Normal Dan (1053064) | more than 2 years ago | (#38244714)

I had your problem for the longest of times too. No one seemed bothered that this given explanation was no different than a classical example. And it seems most people don't ever think about it to the level that you have. (So congratulations I guess).

I think what you want to look at is Bell's Theorem. http://en.wikipedia.org/wiki/Bell's_theorem [wikipedia.org]

Re:Harmony at last.. (1)

johanwanderer (1078391) | more than 2 years ago | (#38245498)

A great explanation, which made sense. But now I just have more questions. Like, "I will put a ball in one of these boxes, but I will not tell you which one I put it in. Now from your perspective, Neither the statement 'this box has the ball in it' nor 'this box does not have the ball in it' is true. You have no way of selecting which box I put the ball in." How is this any different?

What I am saying is, I don't see how there is any 'entanglement' there. It's just either in one diamond or the other. It's only our perception that doesn't know which one it is in.

I'd really love to get my head around this one day lol.

Actually, it works exactly as the entangled diamonds in this case. I don't know which box the ball is in, so you can bring one box to Mars, keeping one here on earth. Upon opening the box here (measure) and finds that it is empty, I can instantly conclude that the box on Mars has the ball.

All this assumes that the boxes remain "entangled". If someone changes the content of the travelling box en route to Mars, then all bets are off.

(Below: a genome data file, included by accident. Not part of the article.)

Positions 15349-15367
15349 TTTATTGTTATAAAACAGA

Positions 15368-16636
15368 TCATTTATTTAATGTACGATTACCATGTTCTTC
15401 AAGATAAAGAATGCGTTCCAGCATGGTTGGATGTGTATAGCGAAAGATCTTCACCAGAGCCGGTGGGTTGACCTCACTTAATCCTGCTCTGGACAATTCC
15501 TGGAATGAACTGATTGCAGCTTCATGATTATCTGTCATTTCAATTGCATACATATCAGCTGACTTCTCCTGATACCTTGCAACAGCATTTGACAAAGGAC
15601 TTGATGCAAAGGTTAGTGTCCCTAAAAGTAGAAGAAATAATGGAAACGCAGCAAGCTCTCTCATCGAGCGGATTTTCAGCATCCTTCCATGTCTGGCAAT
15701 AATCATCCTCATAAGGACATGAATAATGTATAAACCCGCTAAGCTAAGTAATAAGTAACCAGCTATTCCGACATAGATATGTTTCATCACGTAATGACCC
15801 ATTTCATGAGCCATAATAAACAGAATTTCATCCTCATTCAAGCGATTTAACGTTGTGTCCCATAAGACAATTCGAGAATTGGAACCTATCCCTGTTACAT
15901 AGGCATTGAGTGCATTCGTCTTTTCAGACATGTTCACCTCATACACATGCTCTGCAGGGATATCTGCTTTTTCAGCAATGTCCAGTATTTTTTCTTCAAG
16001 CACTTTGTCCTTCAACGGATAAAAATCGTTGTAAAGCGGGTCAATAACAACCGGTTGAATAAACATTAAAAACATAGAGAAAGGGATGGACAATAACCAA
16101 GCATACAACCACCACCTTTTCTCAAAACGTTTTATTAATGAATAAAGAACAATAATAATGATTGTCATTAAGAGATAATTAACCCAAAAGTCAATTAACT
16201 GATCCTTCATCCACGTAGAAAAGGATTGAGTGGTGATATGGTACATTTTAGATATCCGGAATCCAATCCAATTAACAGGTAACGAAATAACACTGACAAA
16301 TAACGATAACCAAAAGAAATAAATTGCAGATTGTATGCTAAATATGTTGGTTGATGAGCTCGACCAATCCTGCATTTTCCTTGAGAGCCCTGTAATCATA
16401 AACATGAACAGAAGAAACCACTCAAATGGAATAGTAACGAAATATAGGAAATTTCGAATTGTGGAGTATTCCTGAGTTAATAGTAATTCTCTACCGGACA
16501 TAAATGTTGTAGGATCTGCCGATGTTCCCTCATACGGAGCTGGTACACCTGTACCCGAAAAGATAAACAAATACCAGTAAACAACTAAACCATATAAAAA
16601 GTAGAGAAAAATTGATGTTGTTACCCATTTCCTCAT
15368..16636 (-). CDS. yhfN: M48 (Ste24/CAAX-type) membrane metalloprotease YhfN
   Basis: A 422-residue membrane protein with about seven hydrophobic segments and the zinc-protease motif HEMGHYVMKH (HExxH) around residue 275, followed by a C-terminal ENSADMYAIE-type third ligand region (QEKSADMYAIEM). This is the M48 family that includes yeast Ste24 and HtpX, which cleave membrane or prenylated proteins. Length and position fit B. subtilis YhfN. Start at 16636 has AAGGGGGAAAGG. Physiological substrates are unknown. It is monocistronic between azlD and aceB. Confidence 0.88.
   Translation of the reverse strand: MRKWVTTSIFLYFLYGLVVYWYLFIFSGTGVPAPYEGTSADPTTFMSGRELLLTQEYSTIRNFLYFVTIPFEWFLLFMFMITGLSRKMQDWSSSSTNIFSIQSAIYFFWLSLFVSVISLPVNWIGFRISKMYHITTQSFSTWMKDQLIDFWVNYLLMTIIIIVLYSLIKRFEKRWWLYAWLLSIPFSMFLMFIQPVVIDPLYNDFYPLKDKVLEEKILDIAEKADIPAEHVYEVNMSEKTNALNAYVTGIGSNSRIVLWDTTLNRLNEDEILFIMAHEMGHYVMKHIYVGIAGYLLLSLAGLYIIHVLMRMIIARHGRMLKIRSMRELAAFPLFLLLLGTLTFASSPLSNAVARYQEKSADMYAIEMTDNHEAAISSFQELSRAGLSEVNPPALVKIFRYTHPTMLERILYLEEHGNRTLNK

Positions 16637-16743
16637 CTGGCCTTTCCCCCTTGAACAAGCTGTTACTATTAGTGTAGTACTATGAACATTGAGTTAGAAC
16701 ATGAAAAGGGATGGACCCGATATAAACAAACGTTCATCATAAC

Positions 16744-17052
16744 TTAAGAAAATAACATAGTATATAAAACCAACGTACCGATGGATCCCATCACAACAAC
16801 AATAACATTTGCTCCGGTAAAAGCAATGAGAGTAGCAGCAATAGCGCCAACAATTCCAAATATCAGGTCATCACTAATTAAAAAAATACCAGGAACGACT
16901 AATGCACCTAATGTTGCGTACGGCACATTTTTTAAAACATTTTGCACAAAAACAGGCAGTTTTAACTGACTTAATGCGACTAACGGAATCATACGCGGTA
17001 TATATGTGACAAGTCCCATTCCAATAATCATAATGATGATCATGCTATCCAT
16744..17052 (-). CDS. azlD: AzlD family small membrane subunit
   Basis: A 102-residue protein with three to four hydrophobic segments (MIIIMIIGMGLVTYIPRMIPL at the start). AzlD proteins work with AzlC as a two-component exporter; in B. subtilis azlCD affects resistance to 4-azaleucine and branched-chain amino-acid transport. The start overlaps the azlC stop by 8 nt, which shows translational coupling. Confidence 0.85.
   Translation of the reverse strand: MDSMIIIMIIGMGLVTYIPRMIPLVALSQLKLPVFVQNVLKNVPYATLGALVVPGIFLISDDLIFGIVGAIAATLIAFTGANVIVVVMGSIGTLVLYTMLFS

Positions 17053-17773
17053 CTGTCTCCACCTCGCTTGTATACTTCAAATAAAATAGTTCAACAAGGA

Re:Harmony at last.. (1)

bhagwad (1426855) | more than 2 years ago | (#38244368)

Just to clarify - not being able to measure it doesn't mean there's an "underlying reality" which we haven't been able to observe. It's not that one of them really is vibrating and we just don't know which. They're both entagled meaning both of them are vibrating and not vibrating...or not.

Re:Harmony at last.. (1)

jpapon (1877296) | more than 2 years ago | (#38244926)

What I really don't get is why observation would destroy the entanglement. That just doesn't seem possible. They either are entangled, or they aren't. Mere observation by a third unrelated party shouldn't matter. Someone needs to just kill that goddamn cat.

Re:Harmony at last.. (2)

holmstar (1388267) | more than 2 years ago | (#38245240)

Observation requires interaction with the entangled object. Interacting with it causes the wave function to collapse and the object "chooses" a definite state. There is no way to passively observe the entangled object.

Someone correct me if I'm wrong but... (4, Interesting)

Shadow of Eternity (795165) | more than 2 years ago | (#38243170)

As near as I can understand this they're entangled so that vibrations in one are indistinguishable from vibrations in another, they both do the same thing at the same time (or near it at least)... doesn't this imply the ability to entangle two whatevers and transit information via entanglement induced vibrations?

Re:Someone correct me if I'm wrong but... (4, Informative)

Baloroth (2370816) | more than 2 years ago | (#38243378)

No, since when you establish the vibrations you don't know in which one it occurs. So while you could establish vibrations in a distant diamond (or particle), at least theoretically, you never know when you do so which one is actually vibrating. When they set it up, they used 1 photon that could travel and strike either diamond, creating the vibrations. Without measuring the photon's path, they didn't know which one it hit and therefore which on would be vibrating. This caused the entanglement.